Figure 2.
Figure 2 - Unfortunately we are unable to provide accessible alternative text for this. If you require assistance to access this image, please contact help@nature.com or the author

Clustergram of V(D)J recombinants reveals global control of expressed antibody repertoires in B-cell subsets. The frequency of each V(D)J recombination was determined for the naïve, IgM memory or IgG memory subsets for four healthy donors, and a clustergram was created. V(D)J recombinants were clustered by relative frequency in each donor and subset, and the resulting phylogenetic tree is shown on the left. Results for three B-cell subsets from each donor were clustered by the V(D)J repertoire, and the resulting phylogenetic tree is shown at the top. The frequency variation for each V(D)J recombination across all subsets was determined, and standardized to a range of −3 to 3. The colorimetric scale for the heat map is shown.

Full figure and legend (157K)

The substantial differences in each subset repertoire at the individual V(D)J recombinant level, coupled with the overarching similarities of the repertoires at the germline gene family level, present something of a paradox. These data seem to suggest the presence of a broad, global mechanism for repertoire regulation at the germline gene family level. Although there is no direct evidence of such a mechanism, several recent studies indicate the presence of repertoire-based regulatory mechanisms in circulating B-cell subsets. Despite the tendency of pathogen-specific antibody responses to exhibit biased germline gene repertoires,16, 17, 18 the frequency of gene family use in naïve and memory subsets is remarkably consistent across individuals.9, 11 Further, alteration of this gene family homeostasis in the circulating B-cell repertoire is associated with disease states.19, 20, 21, 22 In recent work, long-lived plasma cells were shown to contain significantly fewer autoreactive B cells than the circulating IgG memory subset, and this difference was attributed to differential repertoire regulation within the two subsets.23 Thus, although no mechanism for regulation of circulating human antibody repertoires has been identified, mounting indirect evidence, including the data presented in this report, suggests the presence of such regulation.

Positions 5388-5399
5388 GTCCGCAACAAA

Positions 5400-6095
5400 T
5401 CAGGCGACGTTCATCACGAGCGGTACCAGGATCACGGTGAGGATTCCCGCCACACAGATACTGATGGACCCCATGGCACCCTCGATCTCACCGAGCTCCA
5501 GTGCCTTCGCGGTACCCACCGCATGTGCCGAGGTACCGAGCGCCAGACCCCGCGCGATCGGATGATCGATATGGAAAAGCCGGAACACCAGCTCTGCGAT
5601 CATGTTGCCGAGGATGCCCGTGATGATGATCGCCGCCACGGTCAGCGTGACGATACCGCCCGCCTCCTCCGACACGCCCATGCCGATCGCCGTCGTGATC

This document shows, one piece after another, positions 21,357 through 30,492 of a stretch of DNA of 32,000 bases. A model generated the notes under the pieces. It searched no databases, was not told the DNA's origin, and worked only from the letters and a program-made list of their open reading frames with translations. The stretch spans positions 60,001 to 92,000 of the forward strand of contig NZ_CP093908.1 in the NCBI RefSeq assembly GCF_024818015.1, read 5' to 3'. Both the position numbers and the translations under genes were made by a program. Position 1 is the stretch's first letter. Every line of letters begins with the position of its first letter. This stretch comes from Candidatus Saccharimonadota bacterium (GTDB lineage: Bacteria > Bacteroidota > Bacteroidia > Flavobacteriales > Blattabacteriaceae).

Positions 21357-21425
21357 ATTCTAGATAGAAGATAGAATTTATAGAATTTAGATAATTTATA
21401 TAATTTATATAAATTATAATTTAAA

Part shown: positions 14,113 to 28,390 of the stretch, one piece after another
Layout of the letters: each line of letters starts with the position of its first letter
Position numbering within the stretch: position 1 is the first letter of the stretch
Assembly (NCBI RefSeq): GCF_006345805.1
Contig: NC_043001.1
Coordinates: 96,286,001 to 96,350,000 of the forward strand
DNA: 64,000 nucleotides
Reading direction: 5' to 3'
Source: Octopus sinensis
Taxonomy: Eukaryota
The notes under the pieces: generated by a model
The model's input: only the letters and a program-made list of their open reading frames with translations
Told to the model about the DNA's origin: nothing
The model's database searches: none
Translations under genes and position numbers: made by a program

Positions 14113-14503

In summary, this report presents a deep analysis of human antibody repertoire diversity at the V(D)J recombinant level. The data reveal a strong tendency for memory subsets to become substantially more oligoclonal than naïve subsets. The studies also show the near universality with which the memory subsets display greater use of JH4, whereas reducing use of JH5 and JH6 across virtually all VH–JH pairings. Finally, we identified antibody repertoire similarities between inter-donor circulating B-cell subsets that outweigh the similarities between intra-donor subsets, suggesting the existence of a mechanism for broad-based repertoire control.